SLEEP AND LIFE STAGE
At different times in our lives, we can find ourselves struggling to get the amount of sleep we need to feel refreshed in the morning.
If you’re having a baby, it’s important to prepare yourself for the fact that your sleep pattern is going to change — and not in a good way. For the first three months, your baby won’t know if it’s night or day. Newborns sleep a lot, but they also wake up for regular night-time feeds, and if they’re awake, you’re awake too. Nothing can replace a solid night’s sleep but preparing yourself for the disruption in those first few weeks can ease the pain.
Be prepared to:
» Make sleep a priority and tell family and friends that you’ll be sleeping whenever you can, which could mean a couple of naps during the day while baby is sleeping. Broken sleep is better than none at all.
» Before baby is born, set up your bedroom to make it more conducive to daytime sleeping. Add curtains or blinds to block out light or use eyes masks.
» Say no to invitations for visits or coffee if it means you’ll miss out on valuable catch-up sleep. Consider sticking a note on the front door to tell unexpected visitors that you and the baby are sleeping.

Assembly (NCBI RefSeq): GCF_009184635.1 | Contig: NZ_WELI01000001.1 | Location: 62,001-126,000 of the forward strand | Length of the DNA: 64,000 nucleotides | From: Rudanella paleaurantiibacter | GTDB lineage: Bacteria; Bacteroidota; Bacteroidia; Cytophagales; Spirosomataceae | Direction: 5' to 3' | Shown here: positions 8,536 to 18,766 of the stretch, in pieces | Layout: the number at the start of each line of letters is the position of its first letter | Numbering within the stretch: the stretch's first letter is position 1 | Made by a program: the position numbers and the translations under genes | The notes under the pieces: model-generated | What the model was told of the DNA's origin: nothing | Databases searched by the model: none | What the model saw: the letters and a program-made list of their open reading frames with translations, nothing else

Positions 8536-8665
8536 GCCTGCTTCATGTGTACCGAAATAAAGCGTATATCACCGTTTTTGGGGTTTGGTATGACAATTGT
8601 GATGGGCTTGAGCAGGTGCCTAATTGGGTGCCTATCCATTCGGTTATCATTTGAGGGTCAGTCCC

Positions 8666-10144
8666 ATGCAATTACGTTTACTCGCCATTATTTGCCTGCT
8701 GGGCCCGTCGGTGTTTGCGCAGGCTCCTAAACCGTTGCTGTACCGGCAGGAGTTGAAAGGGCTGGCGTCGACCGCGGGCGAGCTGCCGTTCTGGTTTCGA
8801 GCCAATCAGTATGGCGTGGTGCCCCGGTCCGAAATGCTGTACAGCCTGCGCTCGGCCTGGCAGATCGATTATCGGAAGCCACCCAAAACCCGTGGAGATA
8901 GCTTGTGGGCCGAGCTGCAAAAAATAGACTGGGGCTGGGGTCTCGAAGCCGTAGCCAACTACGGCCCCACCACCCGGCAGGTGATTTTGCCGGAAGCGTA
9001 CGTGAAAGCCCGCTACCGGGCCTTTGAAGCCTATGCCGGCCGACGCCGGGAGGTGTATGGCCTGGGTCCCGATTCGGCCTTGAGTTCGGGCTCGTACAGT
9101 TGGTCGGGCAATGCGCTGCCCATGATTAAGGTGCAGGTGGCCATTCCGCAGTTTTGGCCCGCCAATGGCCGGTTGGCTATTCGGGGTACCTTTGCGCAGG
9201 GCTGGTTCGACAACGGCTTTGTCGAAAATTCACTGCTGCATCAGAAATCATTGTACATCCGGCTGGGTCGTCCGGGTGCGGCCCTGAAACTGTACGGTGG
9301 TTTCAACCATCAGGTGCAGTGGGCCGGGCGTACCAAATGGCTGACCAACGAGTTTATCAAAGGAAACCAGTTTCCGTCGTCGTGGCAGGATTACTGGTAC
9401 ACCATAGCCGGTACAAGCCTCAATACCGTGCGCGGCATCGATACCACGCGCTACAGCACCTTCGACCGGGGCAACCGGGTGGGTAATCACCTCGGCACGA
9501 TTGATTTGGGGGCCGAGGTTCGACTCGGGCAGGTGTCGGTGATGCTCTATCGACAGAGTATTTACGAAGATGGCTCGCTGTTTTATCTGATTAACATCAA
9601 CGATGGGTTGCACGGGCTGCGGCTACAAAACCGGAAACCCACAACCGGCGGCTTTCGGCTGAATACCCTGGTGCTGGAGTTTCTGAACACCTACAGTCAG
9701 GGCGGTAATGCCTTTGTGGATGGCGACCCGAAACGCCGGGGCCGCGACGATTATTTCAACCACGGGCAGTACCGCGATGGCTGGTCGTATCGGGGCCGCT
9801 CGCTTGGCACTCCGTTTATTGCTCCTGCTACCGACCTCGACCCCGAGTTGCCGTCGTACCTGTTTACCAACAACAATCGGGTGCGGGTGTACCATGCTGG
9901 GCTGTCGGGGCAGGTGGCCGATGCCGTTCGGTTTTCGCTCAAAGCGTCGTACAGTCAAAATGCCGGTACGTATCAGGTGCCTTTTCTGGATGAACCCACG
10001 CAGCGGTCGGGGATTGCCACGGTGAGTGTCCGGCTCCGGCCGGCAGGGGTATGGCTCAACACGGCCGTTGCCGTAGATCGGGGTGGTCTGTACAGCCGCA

» Remind yourself that this too shall pass and you will sleep well again. Most babies start to sleep for longer periods at around three months of age.
As if grey hair and dry skin weren’t enough, the menopausal years can wreak havoc on your sleep too. Having difficulty falling asleep, staying asleep and waking up earlier than you once did are the most common complaints. The good news is that once you’re through menopause, your sleep will likely improve.
BE PREPARED TO:
Hormone levels get all out of whack during the lead-up to menopause and body temperature can be less stable, which can result in hot flushes. These can be unpleasant enough to deal with during the day, but when they happen at night, women tend to wake up, usually just before one happens. Needless to say, waking up all hot and sweaty isn’t the best for sleep. Sticking one foot out of your bedding can help keep you cooler. Duvets can tend to make more heat build up and often a couple of cotton blankets works better, with a duvet on hand for extracold nights. Stick to light cotton sleepwear too.
Menopausal hormonal changes may also be linked with sleep apnoea. This can cause you to momentarily stop breathing freely repeatedly while you sleep. Oestrogen loss around the time of menopause makes body fat move more to the stomach area, which increases the likelihood of snoring and sleep apnoea. If you think this could be you, speak to your doctor, who can refer you to a sleep clinic. Losing weight if you’re overweight, reducing your alcohol intake, using special dental devices and continuous positive airway pressure (CPAP) therapy – a small quiet air pump that delivers a gentle pressure to a mask placed over your nose – give good results.
Once you’re through the menopausal years, your sleep will likely improve